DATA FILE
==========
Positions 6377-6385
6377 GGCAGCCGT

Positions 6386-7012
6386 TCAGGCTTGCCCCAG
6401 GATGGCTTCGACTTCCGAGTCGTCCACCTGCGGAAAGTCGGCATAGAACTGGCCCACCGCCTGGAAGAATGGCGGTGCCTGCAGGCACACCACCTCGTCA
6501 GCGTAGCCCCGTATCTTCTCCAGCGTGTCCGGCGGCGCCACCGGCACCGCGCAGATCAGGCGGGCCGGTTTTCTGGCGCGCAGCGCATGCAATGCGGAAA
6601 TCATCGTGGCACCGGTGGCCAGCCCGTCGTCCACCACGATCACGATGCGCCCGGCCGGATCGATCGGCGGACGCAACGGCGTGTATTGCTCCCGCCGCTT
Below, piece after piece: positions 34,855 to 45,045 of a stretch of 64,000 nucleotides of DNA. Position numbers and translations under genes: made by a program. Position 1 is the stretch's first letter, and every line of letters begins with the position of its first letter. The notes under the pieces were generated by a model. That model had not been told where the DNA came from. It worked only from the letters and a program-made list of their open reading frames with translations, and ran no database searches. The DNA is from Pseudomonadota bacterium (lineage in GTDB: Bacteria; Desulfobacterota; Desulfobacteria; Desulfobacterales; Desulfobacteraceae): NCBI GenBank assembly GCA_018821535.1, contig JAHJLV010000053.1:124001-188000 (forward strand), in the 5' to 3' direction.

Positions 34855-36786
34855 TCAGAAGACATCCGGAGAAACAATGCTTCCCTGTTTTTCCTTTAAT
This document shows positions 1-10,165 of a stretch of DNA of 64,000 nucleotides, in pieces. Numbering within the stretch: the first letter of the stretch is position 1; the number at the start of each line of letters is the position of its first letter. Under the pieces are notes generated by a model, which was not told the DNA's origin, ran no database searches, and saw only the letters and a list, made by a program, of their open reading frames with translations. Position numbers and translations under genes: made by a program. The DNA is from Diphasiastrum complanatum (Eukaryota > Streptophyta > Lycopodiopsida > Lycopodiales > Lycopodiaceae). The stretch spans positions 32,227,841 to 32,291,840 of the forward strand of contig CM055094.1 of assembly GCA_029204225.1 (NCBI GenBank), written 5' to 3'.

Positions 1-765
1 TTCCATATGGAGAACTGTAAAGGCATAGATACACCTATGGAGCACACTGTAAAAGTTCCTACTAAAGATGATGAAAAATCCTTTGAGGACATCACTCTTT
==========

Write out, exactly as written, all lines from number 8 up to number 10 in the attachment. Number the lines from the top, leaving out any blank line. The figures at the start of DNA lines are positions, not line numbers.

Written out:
Below, piece after piece: positions 34,855 to 45,045 of a stretch of 64,000 nucleotides of DNA. Position numbers and translations under genes: made by a program. Position 1 is the stretch's first letter, and every line of letters begins with the position of its first letter. The notes under the pieces were generated by a model. That model had not been told where the DNA came from. It worked only from the letters and a program-made list of their open reading frames with translations, and ran no database searches. The DNA is from Pseudomonadota bacterium (lineage in GTDB: Bacteria; Desulfobacterota; Desulfobacteria; Desulfobacterales; Desulfobacteraceae): NCBI GenBank assembly GCA_018821535.1, contig JAHJLV010000053.1:124001-188000 (forward strand), in the 5' to 3' direction.

Positions 34855-36786
34855 TCAGAAGACATCCGGAGAAACAATGCTTCCCTGTTTTTCCTTTAAT